Project Green Blade is working towards an open demonstration of a strategic solution to a persistent problem: how to “mitigate” the impacts of wind turbines on aviation radar.

It is relevant to many national and local stakeholders, such as government agencies, air traffic and air defence services, windfarm developers and energy suppliers. Any organisation that is experiencing similar issues will need to solve the same challenges that are outlined here, to enable green power and aviation to coexist without conflict.

Renewable energy generation is a key part of government policy to deliver clean growth: reducing greenhouse gas emissions, ensuring an affordable and secure energy supply and securing jobs and exports. Offshore wind farms have the potential to deliver much of this energy. A major obstacle to realising the full potential is due to the interference that wind turbines cause to existing defence and civil radar surveillance systems.

What is the Challenge?

Radar & wind turbines: In short, primary radars think wind turbines are aircraft. Primary radar is designed to detect moving targets – turbine blades move at equivalent speeds to aircraft and have similar / greater radar cross sections to/than aircraft. Current military and civil air traffic control (ATC) primary radars are 2-D so cannot distinguish the elevation of the target and therefore differentiate tracks. Military Air Defence (AD) PSR is 3D so less impacted – but concerns remain about potential interference particularly at low altitudes. This has led to national security concerns over wind farm deployment.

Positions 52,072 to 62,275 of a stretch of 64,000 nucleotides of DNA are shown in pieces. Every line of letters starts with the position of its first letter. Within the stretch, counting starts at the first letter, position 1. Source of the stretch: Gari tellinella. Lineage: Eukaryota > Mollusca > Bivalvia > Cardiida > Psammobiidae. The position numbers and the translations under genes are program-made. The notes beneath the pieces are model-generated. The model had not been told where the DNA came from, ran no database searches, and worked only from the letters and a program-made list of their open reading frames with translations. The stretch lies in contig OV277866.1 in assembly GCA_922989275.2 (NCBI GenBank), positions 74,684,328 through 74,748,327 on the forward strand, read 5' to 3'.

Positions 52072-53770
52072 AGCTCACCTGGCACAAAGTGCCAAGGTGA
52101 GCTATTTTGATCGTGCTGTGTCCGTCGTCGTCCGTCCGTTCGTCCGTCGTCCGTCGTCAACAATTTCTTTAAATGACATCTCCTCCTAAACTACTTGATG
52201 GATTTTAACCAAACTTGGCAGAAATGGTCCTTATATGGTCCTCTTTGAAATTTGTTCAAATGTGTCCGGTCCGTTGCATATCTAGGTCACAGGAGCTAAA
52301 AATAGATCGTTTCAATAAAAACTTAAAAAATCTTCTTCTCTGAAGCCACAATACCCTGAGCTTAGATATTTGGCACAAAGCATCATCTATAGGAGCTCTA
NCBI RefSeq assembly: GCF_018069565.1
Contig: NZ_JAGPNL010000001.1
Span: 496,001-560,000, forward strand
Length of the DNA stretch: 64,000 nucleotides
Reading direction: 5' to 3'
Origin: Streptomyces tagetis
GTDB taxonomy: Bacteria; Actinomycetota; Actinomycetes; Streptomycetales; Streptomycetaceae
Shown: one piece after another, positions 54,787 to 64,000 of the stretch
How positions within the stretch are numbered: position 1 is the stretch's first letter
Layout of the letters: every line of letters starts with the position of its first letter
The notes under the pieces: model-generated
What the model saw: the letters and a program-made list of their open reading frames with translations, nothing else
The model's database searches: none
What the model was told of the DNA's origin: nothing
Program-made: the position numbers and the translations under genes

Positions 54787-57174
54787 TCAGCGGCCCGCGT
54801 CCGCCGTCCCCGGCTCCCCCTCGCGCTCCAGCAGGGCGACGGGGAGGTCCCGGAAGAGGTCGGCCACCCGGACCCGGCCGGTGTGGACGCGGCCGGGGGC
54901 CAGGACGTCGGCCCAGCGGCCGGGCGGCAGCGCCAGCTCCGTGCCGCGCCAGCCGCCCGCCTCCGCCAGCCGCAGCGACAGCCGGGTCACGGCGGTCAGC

The Solution is....

Aveillant Theia Holographic Radar ™

This is a 3D staring primary radar that sees both aircraft and wind turbines, characterising each and so discriminating between them (i.e. only reporting true targets) with no loss of performance.

85% of UK public support the use of renewable energy for providing electricity, fuel and heat (BEIS Public Attitudes Tracker, Wave 25, 2018)


c. 13GW of UK offshore wind (Round 2 and Round 3 in construction, consented, in planning or scoping) still requires a technical solution to MoD radar objections, amounting to c.65% of the 20GW to be deployed by 2030 under the Offshore Wind Sector Deal (BEIS REPD July 2018 & 2017 RenewableUK/AIFCL Aviation Survey)


To meet Scotland’s 2030 energy target of 50% of energy for heat, transport and electricity coming from renewables, Scotland will need 17GW of installed renewable capacity, up from 10GW in June 2017 (Scottish Government Energy Strategy)


A new, binding, EU-wide renewable energy target for 2030 of 32% (i.e. for heat, transport and electricity), with provision for upwards revision by 2023


Contact us to find out more about Project Green Blade